Tarpan Equus ferus ferus Western Europe to western Siberia,[37] Anatolia?[38] Historical sources record wild horses living until the 12th century in Denmark, 13th in Germany,[39] 14th in Portugal, 16th in Spain,[40] the Vosges, East Prussia, and Lithuania; 18th in the northern Carpathians[39] and southern Urals,[41] and 19th in Poland and Ukraine.[42] The last in the wild was killed in Askania-Nova in 1879, and the last in captivity died in the Moscow Zoo in 1887.[39] Some sources treat them as wild, untameable animals of different nature to horses, and others as feral horses or hybrids, casting doubt on the moment when pure wild horses became extinct in the continent. Despite this, the IUCN considers the subspecies E. f. ferus valid. The Tatar-Cossack word tarpan became a popular name for European wild horses in the 19th century, though it is sometimes limited to horses from central and eastern Europe.[42]

Paleogenomics suggest that horses were domesticated independently in the Ponto-Caspian steppe and expanded to the rest of Europe by the Bronze Age. Early nomadic pastoralists likely released their horses to graze freely at night, resulting in feral populations and hybridization with wild horses. Wild mares were also captured to replenish domestic herds, breaking down the social order of wild herds and diminishing their reproduction. Around 600-1100 CE, the originally high genetic diversity of domestic horses descended to modern levels.[42] In historical times European wild horses were hunted for their meat, hide, traditional medicine, sport, and to protect crops and livestock hay deposits during the winter.[40][39] Several horse breeds have been claimed to have recent tarpan ancestry including the Konik, Sorraia, Exmoor pony, Hucul pony, Bosnian Mountain Horse, Estonian Native, and Gotland pony. However, genetic and historical evidence indicate that they are typical domestic horses.[42]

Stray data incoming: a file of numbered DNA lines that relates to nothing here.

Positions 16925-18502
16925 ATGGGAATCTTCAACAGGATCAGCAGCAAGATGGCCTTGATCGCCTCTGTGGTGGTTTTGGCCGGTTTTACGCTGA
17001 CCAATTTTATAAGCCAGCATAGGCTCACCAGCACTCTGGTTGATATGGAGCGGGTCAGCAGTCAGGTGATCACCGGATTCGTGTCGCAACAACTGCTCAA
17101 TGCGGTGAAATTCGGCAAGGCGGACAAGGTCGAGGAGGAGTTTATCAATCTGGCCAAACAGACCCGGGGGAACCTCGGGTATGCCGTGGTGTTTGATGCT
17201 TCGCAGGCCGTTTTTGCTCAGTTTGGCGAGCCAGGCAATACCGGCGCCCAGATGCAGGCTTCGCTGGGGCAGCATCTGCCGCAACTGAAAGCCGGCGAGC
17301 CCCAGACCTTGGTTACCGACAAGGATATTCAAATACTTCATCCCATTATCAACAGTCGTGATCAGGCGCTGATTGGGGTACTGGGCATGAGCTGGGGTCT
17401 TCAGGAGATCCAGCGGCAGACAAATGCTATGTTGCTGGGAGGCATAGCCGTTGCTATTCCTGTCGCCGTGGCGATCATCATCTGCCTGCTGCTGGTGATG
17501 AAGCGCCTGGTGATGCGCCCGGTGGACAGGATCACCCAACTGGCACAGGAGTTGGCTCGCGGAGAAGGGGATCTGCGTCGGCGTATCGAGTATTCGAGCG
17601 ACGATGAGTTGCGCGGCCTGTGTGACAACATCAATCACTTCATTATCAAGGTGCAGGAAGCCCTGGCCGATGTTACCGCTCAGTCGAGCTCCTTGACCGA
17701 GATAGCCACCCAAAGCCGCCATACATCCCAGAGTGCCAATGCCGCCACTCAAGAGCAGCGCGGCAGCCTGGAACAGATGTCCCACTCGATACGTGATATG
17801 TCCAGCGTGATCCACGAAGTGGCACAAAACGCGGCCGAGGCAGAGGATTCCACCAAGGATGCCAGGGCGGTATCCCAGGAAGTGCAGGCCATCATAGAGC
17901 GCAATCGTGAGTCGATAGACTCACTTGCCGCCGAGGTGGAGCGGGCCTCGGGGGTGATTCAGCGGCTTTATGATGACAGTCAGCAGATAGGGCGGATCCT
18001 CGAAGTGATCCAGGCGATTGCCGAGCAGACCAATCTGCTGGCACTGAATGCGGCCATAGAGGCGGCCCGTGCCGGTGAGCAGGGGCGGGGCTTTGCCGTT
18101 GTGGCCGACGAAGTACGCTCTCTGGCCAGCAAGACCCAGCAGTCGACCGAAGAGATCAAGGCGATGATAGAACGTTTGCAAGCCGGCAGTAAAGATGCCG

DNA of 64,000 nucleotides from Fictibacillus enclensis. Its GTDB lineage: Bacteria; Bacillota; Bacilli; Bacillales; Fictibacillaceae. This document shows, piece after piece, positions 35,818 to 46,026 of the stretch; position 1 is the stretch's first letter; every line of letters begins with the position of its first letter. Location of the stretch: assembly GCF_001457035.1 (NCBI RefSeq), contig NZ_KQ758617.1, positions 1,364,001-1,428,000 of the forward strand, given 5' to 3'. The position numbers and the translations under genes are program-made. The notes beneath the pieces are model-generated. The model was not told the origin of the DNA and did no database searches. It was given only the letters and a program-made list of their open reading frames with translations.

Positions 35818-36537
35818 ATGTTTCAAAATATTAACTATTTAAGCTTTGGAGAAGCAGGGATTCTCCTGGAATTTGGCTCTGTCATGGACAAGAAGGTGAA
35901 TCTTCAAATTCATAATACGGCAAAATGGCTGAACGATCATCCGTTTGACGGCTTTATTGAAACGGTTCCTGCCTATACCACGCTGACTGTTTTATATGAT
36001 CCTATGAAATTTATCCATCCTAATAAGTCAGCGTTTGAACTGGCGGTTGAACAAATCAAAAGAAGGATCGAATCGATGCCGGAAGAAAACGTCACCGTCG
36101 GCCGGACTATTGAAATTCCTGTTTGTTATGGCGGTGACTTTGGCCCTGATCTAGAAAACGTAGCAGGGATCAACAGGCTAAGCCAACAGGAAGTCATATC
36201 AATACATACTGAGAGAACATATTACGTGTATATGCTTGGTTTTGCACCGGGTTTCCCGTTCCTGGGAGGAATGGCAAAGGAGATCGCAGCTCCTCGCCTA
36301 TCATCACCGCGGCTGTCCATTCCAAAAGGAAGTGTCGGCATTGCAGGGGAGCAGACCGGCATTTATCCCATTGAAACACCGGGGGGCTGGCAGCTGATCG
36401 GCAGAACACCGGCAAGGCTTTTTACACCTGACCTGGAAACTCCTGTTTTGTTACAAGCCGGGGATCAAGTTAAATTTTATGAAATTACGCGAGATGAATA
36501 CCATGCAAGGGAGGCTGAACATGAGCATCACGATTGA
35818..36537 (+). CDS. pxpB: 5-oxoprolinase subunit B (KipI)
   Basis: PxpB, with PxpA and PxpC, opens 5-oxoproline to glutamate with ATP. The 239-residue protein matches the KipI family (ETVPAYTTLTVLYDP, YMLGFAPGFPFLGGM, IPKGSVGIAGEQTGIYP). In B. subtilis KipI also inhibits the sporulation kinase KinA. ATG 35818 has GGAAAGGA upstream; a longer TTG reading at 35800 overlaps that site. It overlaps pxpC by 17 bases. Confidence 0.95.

Tarpan drawn by Charles Hamilton Smith from eyewitness testimonies (1841).

A supposed tarpan or tarpan hybrid photographed in captivity in Russia in 1884. The origins of the image and animal are actually unknown (Lovász et al., 2021).
Hydruntine Equus hemionus hydruntinus Southern Europe to northern Iran Remains dated to 8050 BCE in Western Europe, 3550 BCE in Italy,[2] 3300-2700 BCE in Karanovo, Bulgaria; 3200-2500 BCE in Los Millares, Spain; 2050 BCE in southern Central Europe,[2] and 1500-500 BCE in Keti, Armenia. Questionable remains in Didi-gora, Georgia dated to 1075 BCE. The hydruntine inhabited open steppe habitat that became rarer and fragmented in the Holocene, making it more vulnerable to human exploitation.[43]
Locally extinct
Common name Scientific name Range Comments Pictures